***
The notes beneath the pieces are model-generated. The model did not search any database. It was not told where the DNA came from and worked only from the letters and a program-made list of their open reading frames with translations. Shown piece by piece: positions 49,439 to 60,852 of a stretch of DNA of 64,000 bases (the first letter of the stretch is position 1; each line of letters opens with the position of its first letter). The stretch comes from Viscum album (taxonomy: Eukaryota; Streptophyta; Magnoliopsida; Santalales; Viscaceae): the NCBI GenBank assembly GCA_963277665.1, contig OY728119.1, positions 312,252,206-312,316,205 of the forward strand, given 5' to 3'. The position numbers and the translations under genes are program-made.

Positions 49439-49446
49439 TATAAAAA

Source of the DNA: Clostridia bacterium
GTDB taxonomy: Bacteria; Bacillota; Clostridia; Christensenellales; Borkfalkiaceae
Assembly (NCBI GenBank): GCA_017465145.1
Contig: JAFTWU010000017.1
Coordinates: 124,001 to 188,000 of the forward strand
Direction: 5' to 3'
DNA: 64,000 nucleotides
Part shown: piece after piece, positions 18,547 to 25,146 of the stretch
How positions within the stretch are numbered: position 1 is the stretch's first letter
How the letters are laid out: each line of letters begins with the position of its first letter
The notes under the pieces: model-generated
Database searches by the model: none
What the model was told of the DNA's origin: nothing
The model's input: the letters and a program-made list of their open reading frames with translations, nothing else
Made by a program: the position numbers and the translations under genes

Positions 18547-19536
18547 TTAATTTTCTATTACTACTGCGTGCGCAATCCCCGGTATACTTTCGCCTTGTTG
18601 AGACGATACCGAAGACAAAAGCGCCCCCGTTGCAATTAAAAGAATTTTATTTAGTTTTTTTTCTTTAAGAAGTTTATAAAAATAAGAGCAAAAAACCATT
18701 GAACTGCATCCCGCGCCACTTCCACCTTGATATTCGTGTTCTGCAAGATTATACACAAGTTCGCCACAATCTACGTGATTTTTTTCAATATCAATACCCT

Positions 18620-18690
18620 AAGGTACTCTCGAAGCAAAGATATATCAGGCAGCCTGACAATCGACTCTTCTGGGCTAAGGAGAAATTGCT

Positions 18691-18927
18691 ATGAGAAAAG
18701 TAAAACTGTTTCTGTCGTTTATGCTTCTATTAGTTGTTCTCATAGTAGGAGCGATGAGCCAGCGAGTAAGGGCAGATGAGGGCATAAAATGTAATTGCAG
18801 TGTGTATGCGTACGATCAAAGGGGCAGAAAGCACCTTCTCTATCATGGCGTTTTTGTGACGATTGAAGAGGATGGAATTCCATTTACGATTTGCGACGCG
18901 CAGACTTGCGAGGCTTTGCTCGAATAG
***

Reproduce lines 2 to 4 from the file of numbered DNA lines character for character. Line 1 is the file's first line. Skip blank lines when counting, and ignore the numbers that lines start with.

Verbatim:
Positions 49439-49446
49439 TATAAAAA

Source of the DNA: Clostridia bacterium